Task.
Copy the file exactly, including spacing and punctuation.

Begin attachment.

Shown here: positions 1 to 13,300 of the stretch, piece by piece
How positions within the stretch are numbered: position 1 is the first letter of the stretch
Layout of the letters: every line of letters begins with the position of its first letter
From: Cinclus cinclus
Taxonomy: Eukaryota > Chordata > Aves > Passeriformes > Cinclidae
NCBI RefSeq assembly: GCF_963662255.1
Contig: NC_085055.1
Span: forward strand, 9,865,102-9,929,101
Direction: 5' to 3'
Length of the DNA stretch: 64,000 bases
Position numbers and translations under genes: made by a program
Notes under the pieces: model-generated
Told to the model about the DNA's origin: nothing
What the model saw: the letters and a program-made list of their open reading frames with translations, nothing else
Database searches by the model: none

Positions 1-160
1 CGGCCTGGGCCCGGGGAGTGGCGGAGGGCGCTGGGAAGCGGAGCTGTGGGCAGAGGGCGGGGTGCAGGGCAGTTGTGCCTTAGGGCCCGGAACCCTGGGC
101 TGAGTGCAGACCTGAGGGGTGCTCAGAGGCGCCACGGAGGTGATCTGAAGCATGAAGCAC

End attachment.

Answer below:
Shown here: positions 1 to 13,300 of the stretch, piece by piece
How positions within the stretch are numbered: position 1 is the first letter of the stretch
Layout of the letters: every line of letters begins with the position of its first letter
From: Cinclus cinclus
Taxonomy: Eukaryota > Chordata > Aves > Passeriformes > Cinclidae
NCBI RefSeq assembly: GCF_963662255.1
Contig: NC_085055.1
Span: forward strand, 9,865,102-9,929,101
Direction: 5' to 3'
Length of the DNA stretch: 64,000 bases
Position numbers and translations under genes: made by a program
Notes under the pieces: model-generated
Told to the model about the DNA's origin: nothing
What the model saw: the letters and a program-made list of their open reading frames with translations, nothing else
Database searches by the model: none

Positions 1-160
1 CGGCCTGGGCCCGGGGAGTGGCGGAGGGCGCTGGGAAGCGGAGCTGTGGGCAGAGGGCGGGGTGCAGGGCAGTTGTGCCTTAGGGCCCGGAACCCTGGGC
101 TGAGTGCAGACCTGAGGGGTGCTCAGAGGCGCCACGGAGGTGATCTGAAGCATGAAGCAC